Do you ever have a ‘dream on the side’? One of those things that you’d like to do but because there are other things to do you just let it cook away in the background and maybe it will never happen. Well sometimes those dreams can come true. I have wanted for a long time to help people in a developing country make biogas digesters. Here in East Timor, the forests suffer from being chopped down for fire wood and the women suffer lung disease from a life time of cooking over an open fire. Last weekend, I got a chance to assist in a workshop on making a biogas digester. It was funded from a small Japanese NGO called TNCC to help ‘grass roots people’ (say that with a Japanese accent).
Step 1: Dig a dirty big hole 2m deep and 2 m across.
Step 2: Lay a slab and some blocks in circle (circles are very sweet things)
Step 3: Put in an intake pipe (100mm PVC) for the manure to flow in. Lay it straight with no bends and so you can ram a plunger down if there’s a blockage.
Step 5: Build the intake box higher than the rest of the digester so the manure flows into the digester. In this case, the intake box is built slightly down hill from a pig pen. Pig manure should flow into the intake box and then into the digester.
Step 6: Render the walls by throwing mortar mix at it and smoothing off. The whole thing is then painted with a watered down cement paste (no sand, just cement and water, they like to make this a runny paste).
Step 7: Lay the dome lid on the digester and install the gas tap. We tried this using woven bamboo – great concept but it collapsed with the weight of the wet concrete so we did it again with bamboo upright supports underneath. The manhole in the top comes from a Japanese design that seems to work. We use a washing up tub as a mold and it gets sealed with wet clay.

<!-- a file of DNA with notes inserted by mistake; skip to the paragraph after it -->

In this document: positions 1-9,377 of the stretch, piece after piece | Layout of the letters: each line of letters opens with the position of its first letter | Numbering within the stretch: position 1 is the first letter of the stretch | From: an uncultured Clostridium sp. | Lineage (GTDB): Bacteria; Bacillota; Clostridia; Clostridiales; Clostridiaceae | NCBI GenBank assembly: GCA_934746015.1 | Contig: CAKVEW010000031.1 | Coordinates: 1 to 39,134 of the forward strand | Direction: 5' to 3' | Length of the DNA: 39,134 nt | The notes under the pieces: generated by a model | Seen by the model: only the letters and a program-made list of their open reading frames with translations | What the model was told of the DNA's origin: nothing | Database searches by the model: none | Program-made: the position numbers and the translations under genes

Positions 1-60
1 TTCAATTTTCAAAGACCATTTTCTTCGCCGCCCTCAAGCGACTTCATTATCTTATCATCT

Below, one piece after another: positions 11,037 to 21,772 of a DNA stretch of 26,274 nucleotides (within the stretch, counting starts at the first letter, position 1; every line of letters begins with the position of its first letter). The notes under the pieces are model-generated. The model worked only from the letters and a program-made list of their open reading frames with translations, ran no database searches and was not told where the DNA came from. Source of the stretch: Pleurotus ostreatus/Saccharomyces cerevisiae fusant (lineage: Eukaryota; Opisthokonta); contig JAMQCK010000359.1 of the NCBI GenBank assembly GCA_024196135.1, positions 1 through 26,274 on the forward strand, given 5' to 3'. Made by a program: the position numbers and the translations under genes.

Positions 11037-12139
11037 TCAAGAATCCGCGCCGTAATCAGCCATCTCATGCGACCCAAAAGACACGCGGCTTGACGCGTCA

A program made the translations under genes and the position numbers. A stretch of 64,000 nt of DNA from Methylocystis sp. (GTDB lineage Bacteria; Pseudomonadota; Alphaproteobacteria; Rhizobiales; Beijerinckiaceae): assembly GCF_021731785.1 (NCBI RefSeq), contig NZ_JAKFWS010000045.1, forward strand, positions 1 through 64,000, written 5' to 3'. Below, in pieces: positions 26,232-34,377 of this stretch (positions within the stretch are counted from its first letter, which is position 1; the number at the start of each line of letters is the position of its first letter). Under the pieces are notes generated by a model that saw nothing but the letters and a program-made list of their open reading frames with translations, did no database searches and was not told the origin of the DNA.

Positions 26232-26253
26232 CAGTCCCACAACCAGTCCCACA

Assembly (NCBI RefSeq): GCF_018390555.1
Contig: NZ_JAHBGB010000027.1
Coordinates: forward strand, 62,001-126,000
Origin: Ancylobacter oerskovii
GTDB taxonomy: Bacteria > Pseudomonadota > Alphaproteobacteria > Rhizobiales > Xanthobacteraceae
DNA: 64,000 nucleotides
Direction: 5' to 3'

I drill a 2mm hole in the jet of the gas burner because the digester usually has very low pressure.
Step 8: After a week or two, get in and remove the form work and render and seal inside the lid area.
Step 9: Do a water test to make sure that it does not leak either water out the bottom (which will dry out the manure slurry) or gas out the top.
Step 10: Fill with manure slurry! (ratio 50% manure, 50% water) Its best to have lots of cow manure and goat manure and a bit of pig manure and a little chook manure but I think chuck whatever in just try to do it regularly.
It actually takes a week or two for the oxygen inside the system to be used up in making CO2. So don’t be disappointed if you first get gas that doesn’t light up. Just let this gas out (while you’re trying to light it up). After the oxygen is used up, the bacteria produces methane, CH4, as a waste product. (Methanogenesis).
If it all blows up, then you didn’t get this from me. :)
My good mate Rohan came to help run this project and I am very thankful for his willingness to come and lend his technical expertise to make this a reality. It was part of a conference of 10 community groups coming together to learn how to build a digester so they could go back home and do it themselves. It was important that the design was cheap and used materials and skills that were locally available. Unfortunately for Rohan, his name is a useful Tetun word meaning something like the “leftovers at the end”.
On the way home we got to inspect the caves built by the Japanese with forced labour from the Timorese during WWII. They were used to store weapons and apparently as a sort of prison. Many jokes and references were made about the Japanese, Aussies and Timorese all working together on this biogas digester. But I think it meant something to us all that we were here together, 60 years later, not to kill each other but to help each other.